The horse and buggy culture, symbolic of the Amish and their resistance to contemporary lifestyles, is not always appreciated in the bucolic valleys of Central Pennsylvania. When conflicts arise with their non-Amish neighbors, the Amish tend to lose.
In a case that has been dragging on for nearly two years, a local judge decided in his courtroom on Monday, Dec. 13, that Daniel and Katie King, of Walker Township, were in contempt of his earlier order that they must remove their horse from their property. The judge ordered that if the horse was not removed within 24 hours, Mr. King should be jailed for contempt of court and, in any case, he should be fined $5,600 for ignoring the earlier order.
The Amish couple and a neighboring Amish man, Daniel Beiler, were found to be in violation of a township zoning ordinance that prohibits horses from being kept in residential neighborhoods of the mostly-rural township about 17 miles northeast of State College and the University Park campus of Penn State University. Mr. Beiler had removed his horse from his property several months earlier, but Mr. King felt he had to keep his. “It is the only transportation that we have that we can go where we want to when we want to. I feel we should be able to have a horse,” the Center Daily Times quoted him as saying.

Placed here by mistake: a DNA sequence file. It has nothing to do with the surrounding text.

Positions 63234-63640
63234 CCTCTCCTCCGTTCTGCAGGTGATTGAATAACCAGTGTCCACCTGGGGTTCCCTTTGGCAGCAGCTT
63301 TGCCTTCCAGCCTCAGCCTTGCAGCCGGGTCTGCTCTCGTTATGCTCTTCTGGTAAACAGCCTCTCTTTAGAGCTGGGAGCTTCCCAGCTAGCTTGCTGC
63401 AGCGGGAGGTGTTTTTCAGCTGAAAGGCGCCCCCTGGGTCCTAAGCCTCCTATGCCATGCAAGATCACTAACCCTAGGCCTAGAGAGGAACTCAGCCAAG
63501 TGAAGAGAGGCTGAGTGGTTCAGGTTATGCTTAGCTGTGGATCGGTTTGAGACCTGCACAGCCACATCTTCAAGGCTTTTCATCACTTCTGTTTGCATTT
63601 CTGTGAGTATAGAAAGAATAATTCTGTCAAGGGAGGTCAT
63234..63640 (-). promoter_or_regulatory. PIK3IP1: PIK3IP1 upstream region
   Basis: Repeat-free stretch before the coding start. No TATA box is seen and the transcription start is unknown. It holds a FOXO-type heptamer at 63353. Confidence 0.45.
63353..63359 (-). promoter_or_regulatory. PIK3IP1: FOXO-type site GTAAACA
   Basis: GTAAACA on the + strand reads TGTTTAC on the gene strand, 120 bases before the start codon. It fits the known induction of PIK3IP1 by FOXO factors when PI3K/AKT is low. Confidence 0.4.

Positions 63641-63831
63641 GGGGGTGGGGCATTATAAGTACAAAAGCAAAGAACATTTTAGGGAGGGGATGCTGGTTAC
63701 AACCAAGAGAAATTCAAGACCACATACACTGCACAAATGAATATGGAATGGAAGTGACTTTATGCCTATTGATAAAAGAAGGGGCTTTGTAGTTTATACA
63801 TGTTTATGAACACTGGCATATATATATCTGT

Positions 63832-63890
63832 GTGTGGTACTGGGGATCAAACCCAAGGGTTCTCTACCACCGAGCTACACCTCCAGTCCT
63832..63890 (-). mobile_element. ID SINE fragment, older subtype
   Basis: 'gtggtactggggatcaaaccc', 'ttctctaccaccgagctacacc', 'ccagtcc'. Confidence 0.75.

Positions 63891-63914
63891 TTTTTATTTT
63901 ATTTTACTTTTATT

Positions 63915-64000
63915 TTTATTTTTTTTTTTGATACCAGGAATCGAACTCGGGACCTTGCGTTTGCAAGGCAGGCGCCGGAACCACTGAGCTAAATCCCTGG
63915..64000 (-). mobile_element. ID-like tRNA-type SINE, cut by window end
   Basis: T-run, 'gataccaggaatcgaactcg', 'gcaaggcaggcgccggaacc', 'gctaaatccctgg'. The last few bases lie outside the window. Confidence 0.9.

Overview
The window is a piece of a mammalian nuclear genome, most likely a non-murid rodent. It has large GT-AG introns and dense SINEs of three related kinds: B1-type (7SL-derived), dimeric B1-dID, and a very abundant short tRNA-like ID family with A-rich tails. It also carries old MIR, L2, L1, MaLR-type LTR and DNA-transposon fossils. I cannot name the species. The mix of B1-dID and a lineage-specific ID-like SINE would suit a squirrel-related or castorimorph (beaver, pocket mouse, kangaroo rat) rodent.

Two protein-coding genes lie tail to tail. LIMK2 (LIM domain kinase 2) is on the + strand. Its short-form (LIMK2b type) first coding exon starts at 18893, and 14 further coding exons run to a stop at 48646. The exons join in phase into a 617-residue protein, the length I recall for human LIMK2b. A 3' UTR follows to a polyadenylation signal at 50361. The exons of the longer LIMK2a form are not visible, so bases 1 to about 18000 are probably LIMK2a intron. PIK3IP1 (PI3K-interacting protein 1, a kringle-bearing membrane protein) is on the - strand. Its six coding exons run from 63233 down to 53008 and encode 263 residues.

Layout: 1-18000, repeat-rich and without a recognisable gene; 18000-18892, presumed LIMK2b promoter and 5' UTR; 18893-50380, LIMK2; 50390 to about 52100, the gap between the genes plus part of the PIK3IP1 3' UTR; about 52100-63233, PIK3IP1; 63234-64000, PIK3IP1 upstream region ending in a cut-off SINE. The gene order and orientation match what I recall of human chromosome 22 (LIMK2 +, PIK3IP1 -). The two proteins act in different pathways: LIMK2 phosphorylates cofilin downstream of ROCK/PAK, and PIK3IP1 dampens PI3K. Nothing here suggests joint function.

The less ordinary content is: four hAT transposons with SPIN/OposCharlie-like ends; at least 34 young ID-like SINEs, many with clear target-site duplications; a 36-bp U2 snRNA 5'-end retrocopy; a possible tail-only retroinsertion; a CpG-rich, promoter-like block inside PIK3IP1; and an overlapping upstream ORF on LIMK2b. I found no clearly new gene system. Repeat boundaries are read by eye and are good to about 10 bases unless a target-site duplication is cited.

The following day the newspaper reported that Mr. King had, indeed, removed the horse. He had wanted to continue to defy the judge’s order and go to prison, but relatives visiting from Lancaster County had convinced him of the futility of doing so. It is now stabled about a mile away, but the family is not sure whether they’ll be able to walk that far with their two children when they want to visit people or go shopping.
Mr. King insists that while they can find rides with others, the horse remains their main link to the outside community. Mrs. King had planned on making Christmas cookies along with some other Amish women a few miles away, but now she is not sure how she can get there. Mr. King is trying to find another home in an area that doesn’t restrict the possession of horses.
A neighbor of the King’s, pointing to a pasture about 100 yards away, told the newspaper reporter that it is usually filled with cows. “So what’s the problem?” he asked rhetorically.
Perhaps the problem is that conservative, rural areas of Pennsylvania that want to inhibit the influx of Amish people, enact anti-horse zoning ordinances. Prohibiting their horse-culture is a sure away of keeping the Amish away or driving out current Amish residents.